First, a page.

As the sunshine is replaced by a deluge of rain, Ian Billyard bemoans the fact that his cricket match is "most certainly cancelled". Inside the college where he is principal, things should be no less gloomy. After all, this is the Leeds College of Building, linked with an industry that is hitting the headlines for all the wrong reasons.
But like the students arriving outside, Mr Billyard is upbeat. He hopes the college will increase its revenue 15 per cent in the next year.
As speculative house-building grinds to a halt, it is inevitable that some firms will cut back on apprenticeships, but other parts of the industry are still healthy. Cuts in apprenticeships will create greater demand for full-time courses.
Leeds has secured its independence after a merger with four local colleges fell through. Mr Billyard had resisted the move in what he describes as a "philosophical difference of opinion" with the Learning and Skills Council, which wanted it.
He says specialist status has helped secure the college's credibility with employers, particularly its reputation for covering trades few others will touch. For instance, while you can learn building all over the country, he says his is the only college outside Bolton where you can learn how to put on a roof.
You can learn another rare specialism here: shopfitting. "Thank God for that," thought Robert Hudson, chief executive of the National Association of Shopfitters, when he heard that Leeds would continue to teach it. "Other colleges in Leeds are not as profitable," he said, "and there was great enthusiasm among them to get in with Leeds to reduce their own losses."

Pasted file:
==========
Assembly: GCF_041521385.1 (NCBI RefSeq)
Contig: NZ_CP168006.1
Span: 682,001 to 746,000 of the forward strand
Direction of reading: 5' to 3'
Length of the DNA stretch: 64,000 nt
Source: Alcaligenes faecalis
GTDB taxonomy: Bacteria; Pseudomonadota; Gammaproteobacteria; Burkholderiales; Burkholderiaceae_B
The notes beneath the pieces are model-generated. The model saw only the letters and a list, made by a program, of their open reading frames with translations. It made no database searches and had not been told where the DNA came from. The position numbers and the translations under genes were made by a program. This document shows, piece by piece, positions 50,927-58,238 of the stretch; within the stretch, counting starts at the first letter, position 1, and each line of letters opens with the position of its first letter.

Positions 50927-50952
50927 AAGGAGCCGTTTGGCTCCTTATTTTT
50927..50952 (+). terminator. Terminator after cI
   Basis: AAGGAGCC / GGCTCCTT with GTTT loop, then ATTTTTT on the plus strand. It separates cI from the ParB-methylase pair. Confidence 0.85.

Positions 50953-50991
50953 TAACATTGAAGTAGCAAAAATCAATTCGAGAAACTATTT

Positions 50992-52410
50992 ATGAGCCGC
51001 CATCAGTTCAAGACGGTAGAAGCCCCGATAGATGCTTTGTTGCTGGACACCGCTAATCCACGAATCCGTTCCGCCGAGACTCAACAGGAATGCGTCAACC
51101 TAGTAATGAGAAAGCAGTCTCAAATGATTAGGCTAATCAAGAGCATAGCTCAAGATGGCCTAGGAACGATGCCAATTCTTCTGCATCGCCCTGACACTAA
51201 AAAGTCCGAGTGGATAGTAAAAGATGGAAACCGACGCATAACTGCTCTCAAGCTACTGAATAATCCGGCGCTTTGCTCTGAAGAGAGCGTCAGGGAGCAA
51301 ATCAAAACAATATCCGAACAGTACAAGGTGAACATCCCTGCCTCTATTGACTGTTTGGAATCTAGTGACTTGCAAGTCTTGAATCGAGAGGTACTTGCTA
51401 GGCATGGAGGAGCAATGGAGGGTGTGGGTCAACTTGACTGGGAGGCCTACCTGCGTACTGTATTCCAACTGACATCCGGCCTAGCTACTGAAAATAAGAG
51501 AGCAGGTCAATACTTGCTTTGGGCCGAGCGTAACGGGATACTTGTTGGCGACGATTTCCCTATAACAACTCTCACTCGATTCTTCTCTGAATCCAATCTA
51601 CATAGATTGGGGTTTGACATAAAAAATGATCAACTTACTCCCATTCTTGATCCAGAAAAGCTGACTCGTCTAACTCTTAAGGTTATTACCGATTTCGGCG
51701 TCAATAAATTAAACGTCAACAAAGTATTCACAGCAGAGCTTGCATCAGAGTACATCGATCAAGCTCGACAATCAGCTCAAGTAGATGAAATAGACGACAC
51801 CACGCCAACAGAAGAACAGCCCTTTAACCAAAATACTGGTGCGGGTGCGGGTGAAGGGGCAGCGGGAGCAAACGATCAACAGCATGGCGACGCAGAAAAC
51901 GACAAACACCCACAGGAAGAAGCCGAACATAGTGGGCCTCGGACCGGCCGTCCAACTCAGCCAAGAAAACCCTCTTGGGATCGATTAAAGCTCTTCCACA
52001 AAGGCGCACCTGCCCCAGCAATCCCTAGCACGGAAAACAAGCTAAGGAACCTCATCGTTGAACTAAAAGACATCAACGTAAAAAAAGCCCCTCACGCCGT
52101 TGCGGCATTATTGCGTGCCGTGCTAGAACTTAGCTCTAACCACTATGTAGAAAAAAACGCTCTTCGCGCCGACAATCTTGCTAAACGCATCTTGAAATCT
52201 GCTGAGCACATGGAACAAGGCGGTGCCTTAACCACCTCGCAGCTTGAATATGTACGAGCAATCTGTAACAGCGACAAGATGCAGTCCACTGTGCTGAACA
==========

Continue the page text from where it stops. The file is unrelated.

The association's members enrol staff on the three-year level 3 (A-level equivalent) apprenticeship, in which Leeds has the highest completion rate, at 91 per cent.
Mr Billyard sticks with his belief that "big is not necessarily beautiful" and that the college has proved itself by increasing apprenticeships from 4 to 700 in 8 years.
His approach was partly inspired by a Financial Times article about banking, which said that Yorkshire businesses expected banks to come to them, not vice versa.
"That means going out there and meeting those firms, even in their homes if we have to," says Mr Billyard. "Employers tell us they are reluctant to offer apprenticeships, but then often change their minds when they take people on and realise what potential they have."
Down in reception, two visitors are greeted by a staff member. "We're the only specialist building college in the country," he tells them. Merger- mania may be the order of the day, but here being different is clearly still seen as an asset.